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SteveH-VSS

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Reply with quote  #1 
This just arrived safe and sound via FedEx. This is an early Canadian sewing machine on its original marble base. It does have a shuttle and what I can get it out I'll find out if it has a bobbin

20190806_171124-1024x768.jpg  20190806_171115-1024x768.jpg 


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SteveH-VSS

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Success!!!  It has a shuttle and bobbin!

Took some serious cleaning with SM Oil and 0000 Steel wool along with liberal oiling, but she moves smooth as glass (if a little heavy in the hand)

This is one of the only machines on the Needlebar list that is all blanks...  Research indicates that this should use a 16x1 needle.

The vertically oriented VS shuttle mechanism is soo cool.  I will try to get a video tonight.

Pics to follow soon.

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Stacy

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Reply with quote  #3 
Steve, So happy for you.

  When I hear "Wanzer", I still think of Jennifer Hill (RIP).

   She had 7 or so, of various models, including L'il Wanzer.  I remember her mentioning her model F,  from 1870s (?),  had reverse.

 Jennifer had used some popular photo hosting platform , but that collapsed, and I'm not sure if she got around to transferring pics of her collection elsewhere.

 (She was a helpful member of many sm groups, including Needlebar).

 
 Looking forward to seeing your video.

 

 
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OurWorkbench

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Reply with quote  #4 
Quote:
Originally Posted by SteveH-VSS
Success!!!  It has a shuttle and bobbin!... I will try to get a video tonight.

Pics to follow soon.


YIPPPIE !!!!! For both it having the shuttle & bobbin and looking forward to pictures and video.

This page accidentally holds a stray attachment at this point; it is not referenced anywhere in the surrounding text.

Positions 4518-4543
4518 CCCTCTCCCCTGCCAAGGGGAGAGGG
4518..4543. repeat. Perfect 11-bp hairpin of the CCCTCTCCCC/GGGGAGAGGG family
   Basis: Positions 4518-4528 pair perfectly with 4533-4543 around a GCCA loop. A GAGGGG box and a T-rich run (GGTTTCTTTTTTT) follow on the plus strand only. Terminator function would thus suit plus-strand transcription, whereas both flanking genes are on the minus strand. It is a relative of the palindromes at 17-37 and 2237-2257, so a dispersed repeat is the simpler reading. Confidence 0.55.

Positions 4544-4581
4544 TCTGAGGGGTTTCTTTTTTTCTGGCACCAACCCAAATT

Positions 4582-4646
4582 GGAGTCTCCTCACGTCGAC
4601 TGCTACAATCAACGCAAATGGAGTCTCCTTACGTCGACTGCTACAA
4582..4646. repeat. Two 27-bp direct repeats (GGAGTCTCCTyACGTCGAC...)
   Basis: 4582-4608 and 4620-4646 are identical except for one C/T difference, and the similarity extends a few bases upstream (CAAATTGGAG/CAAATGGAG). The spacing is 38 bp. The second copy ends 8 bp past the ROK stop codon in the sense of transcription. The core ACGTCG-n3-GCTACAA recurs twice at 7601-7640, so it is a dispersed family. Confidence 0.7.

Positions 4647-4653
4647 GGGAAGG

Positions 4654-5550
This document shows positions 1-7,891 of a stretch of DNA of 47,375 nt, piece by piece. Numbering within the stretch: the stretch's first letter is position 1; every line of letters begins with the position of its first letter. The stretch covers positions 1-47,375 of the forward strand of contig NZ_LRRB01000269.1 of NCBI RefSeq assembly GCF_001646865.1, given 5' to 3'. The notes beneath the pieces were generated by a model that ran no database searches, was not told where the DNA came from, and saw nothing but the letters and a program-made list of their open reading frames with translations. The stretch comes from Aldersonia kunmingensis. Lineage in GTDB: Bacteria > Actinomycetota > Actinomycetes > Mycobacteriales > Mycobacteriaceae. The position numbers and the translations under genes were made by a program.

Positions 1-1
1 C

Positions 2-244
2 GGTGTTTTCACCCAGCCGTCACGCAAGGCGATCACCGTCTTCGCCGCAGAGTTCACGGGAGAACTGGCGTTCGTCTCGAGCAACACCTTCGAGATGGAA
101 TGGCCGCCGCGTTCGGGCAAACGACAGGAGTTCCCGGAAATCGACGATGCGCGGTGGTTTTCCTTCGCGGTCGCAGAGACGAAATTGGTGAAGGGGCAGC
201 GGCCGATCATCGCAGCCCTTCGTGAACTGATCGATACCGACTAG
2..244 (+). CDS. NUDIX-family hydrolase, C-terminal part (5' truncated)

Janey

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SteveH-VSS

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Reply with quote  #5 
The bobbin and shuttle as found....  
20190806_191315_cropped.jpg


The Bobbin and Shuttle cleaned up.  NOTE: See the fingernail groove cut into it to make inserting and removing the shuttle easier
  20190806_193213.jpg 

The way it got clean...  You may see a bottle of Tri-Flo in some of these pictures, but it is filled with SM Oil because i like the size and feed tube
20190806_191108.jpg 

The face plate after a found of cleaning.  Trying to get a shot to see all of the text was fun...
20190806_204406.jpg 

How she looks now (no flash)
20190807_072207.jpg


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SteveH-VSS

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Chaly

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Reply with quote  #7 
Amazing!  I've never heard nor seen this type of shuttle action.  You have an interesting and fun machine there - probably pretty rare too I'm guessing.
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Stacy

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Sew cool. Thanks Steve.
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SteveH-VSS

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WI Lori

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Reply with quote  #10 
Interesting shuttle action Steve. It looks very "efficient" in design and function. Thanks for sharing.
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seb58

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Reply with quote  #11 
Very interesting! I'm always amazed at the ingenuity!
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SteveH-VSS

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Reply with quote  #12 
I love watching the constant rotating shaft motion get converted to reciprocating 1/4 arc motion.  I could watch a loop of that for quite a while.....
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pgf